A programmable signal generator 14 of conventional construction and under control of digital computer 12 generates sinusoidal signal 16 whose envelope is shown in FIG. 2 which is held at a predetermined amplitude for an extended period of time allowing the output signal 20 from device under test 18, such as for example an automatic gain control amplifier, to reach equilibrium. The envelope of output signal 20 is shown in FIG. 2.
Prescaler amplifier 22 and A to D converter 24 are under control of digital computer 12 and they provide information as to the absolute amplitude of signal 20. Prescaler amplifier 22 is completely disclosed in U.S. patent application Ser. No. 834,798, filed Sept. 19, 1977 whereas A to D converter 24 is of conventional design. The absolute amplitude information is used by signal amplitude standardizer 26 to develop an amplified version of the signal 20 such that this signal is of a constant and known value. Signal amplitude standardizer 26 is disclosed in U.S. patent application Ser. No. 706,640, filed July 19, 1976, now U.S. Pat. No. 4,065,647. When the amplified version of signal 20 is detected by detector 28 of conventional design, a unity amplitude DC signal 30 is derived therefrom which is shown in FIG. 2. It should be emphasized that the unity amplitude is derived under equilibrium condition.
After equilibrium and standardization has been achieved, the signal generator 14 is made to reduce its output amplitude signal 16 by a selected amount. The device under test 18 produces an output signal 20 which is also reduced in value as is also the detected output 30 of detector 28. The output signal 16 of signal generator 14 is held low until equilibrium is achieved. Updating of the gain of prescaler amplifier 22 is not undertaken at this time.
At another selected time, signal generator 14 is commanded to suddenly increase its level to that which was previously held during the first described equilibrium state. The signal 20 from the device under test 18 now undergoes a transient behavior which may include envelope oscillations as is shown in FIG. 2. The detected output 30 of detector 28 naturally follows these envelope oscillations finally coming to rest again at an equilibrium value which is the same as that found in the first part of the measurement.
Plus comparator 32 and minus comparator 34 are now used to generate via logic gate 36 latching pulses 38 as shown in FIG. 2 which are used to drive latch 40. Comparators 32 and 34, gate 36 and latch 40 are conventional circuits. At the same time that signal generator 14 was made to increase its signal level a reset signal 42 of short duration was delivered to digital BCD counter 44 of conventional design such that counter 44 was set to zero. A crystal controlled clock 46 of conventional design then causes counter 44 to start producing increasing time related output counts. During the oscillations of detector signal 30, latch drive pulses 38 are delivered to latch 40 whenever this signal 30 either is greater than the voltage level of plus comparator 32 or lower than the voltage level of minus comparator 34. The last time that the detected signal 30 crosses into the region defined by plus comparator 32 and minus comparator 34 causes the count of counter 44 to be made present at the output of latch 40. The computer can at a later time read out this count which corresponds to the settling time of the device under test 18.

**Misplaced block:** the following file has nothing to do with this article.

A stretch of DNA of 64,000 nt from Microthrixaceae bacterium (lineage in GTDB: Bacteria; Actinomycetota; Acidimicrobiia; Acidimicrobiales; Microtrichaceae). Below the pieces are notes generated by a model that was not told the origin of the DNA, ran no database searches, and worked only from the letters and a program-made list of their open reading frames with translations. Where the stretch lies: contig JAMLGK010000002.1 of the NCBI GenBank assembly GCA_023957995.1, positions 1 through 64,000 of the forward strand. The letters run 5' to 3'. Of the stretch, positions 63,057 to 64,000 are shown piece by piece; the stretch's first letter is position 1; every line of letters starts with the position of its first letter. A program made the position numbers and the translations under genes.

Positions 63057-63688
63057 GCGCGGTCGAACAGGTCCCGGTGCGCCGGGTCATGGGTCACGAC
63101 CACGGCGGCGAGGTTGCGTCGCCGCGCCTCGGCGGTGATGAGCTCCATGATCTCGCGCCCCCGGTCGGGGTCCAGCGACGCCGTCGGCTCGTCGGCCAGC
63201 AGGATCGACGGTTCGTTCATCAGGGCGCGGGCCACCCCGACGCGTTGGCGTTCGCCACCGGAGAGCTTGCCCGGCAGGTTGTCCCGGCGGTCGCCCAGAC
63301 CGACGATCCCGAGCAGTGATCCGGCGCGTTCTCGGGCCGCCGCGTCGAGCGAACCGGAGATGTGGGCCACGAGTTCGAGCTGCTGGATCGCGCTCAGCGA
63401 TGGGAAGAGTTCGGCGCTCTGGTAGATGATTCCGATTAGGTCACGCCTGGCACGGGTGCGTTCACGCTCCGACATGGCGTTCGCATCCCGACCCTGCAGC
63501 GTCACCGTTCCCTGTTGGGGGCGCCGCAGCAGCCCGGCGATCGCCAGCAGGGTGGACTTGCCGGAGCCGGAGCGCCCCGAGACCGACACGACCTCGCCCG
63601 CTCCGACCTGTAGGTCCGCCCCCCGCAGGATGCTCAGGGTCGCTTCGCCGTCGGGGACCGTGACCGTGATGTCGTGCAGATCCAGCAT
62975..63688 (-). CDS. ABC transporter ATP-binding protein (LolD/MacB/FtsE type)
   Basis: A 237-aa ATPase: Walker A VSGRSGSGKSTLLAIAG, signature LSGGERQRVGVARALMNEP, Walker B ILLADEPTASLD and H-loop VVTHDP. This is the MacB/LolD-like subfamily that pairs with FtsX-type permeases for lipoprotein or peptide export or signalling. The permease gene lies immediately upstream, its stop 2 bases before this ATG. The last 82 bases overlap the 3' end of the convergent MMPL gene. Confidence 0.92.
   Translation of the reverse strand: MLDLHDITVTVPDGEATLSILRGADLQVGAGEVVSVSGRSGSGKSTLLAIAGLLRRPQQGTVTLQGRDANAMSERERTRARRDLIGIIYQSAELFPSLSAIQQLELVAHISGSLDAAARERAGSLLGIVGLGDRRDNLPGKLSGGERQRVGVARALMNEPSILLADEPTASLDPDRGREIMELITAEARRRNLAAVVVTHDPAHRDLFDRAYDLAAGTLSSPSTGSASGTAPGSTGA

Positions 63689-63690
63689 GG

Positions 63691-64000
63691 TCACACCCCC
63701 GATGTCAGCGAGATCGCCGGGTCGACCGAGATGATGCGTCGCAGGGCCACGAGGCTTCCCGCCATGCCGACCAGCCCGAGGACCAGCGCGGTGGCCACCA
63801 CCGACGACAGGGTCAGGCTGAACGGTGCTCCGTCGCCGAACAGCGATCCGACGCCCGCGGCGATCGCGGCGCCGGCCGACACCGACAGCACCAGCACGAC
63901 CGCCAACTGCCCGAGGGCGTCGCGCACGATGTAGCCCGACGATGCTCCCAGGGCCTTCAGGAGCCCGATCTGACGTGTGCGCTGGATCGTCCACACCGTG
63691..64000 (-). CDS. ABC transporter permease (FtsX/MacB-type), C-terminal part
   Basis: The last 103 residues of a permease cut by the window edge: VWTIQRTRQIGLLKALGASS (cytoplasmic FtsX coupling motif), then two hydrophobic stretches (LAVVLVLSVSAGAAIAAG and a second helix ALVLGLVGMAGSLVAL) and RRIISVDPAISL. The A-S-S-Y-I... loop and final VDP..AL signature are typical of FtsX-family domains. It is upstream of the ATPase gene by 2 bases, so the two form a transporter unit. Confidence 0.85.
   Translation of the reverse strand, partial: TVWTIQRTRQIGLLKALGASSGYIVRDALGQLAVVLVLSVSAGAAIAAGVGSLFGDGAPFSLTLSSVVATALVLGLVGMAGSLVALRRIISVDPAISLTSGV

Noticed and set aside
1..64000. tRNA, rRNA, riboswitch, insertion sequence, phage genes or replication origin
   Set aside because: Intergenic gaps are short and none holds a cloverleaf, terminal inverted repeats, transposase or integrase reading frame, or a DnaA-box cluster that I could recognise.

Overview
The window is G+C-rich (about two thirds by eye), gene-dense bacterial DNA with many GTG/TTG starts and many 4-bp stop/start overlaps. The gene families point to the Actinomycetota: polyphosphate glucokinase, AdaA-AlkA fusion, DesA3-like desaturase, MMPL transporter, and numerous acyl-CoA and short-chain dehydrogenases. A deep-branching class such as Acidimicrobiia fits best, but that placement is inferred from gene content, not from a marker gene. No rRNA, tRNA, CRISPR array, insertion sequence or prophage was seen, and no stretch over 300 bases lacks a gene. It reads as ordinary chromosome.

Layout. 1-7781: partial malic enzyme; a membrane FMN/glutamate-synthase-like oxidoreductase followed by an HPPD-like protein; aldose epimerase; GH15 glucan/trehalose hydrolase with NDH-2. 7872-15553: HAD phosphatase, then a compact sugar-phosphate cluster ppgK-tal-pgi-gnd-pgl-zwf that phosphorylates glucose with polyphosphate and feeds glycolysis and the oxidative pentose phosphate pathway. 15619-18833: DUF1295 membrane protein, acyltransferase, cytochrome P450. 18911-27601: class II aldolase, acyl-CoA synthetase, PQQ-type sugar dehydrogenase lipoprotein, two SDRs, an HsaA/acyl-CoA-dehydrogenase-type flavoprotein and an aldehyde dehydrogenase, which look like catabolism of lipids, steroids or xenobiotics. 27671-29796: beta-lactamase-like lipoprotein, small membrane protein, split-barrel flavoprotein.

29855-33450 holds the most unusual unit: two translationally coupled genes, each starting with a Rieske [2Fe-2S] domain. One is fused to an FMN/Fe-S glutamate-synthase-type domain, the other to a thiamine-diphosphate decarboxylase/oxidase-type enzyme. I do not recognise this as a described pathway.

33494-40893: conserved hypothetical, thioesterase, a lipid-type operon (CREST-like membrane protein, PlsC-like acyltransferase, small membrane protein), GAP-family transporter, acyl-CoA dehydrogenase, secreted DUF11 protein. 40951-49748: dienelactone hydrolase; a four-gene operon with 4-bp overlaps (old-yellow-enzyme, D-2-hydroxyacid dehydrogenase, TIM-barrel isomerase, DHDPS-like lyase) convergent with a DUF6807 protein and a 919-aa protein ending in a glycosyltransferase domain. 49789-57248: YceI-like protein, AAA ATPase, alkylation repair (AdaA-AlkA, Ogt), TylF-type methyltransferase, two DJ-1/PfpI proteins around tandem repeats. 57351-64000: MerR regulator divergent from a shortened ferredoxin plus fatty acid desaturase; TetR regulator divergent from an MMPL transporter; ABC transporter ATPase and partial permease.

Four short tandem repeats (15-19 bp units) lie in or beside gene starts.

It can also be understood that the same process can be employed to determine the settling time of the device under test 18 when the drive amplitude signal is suddenly decreased in value rather than increased as in the case just described.
Readout and control means 48 is a TEKTRONIX 4006-1 computer terminal and it receives digital readout signals from digital computer 12 and delivers control signals thereto.
It can readily be descerned that an automatic transient response analyzer system has been disclosed to measure the time that a device under test takes to come within specified limits of a final output when driven by a signal which stepwise either increases or decreases in amplitude by a known amount. Although the invention has been explained with reference to a particular embodiment, it is to be understood that various adaptations and modifications may be made without departing from the appended claims.
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|International Classification||H03G3/20, G01R27/28|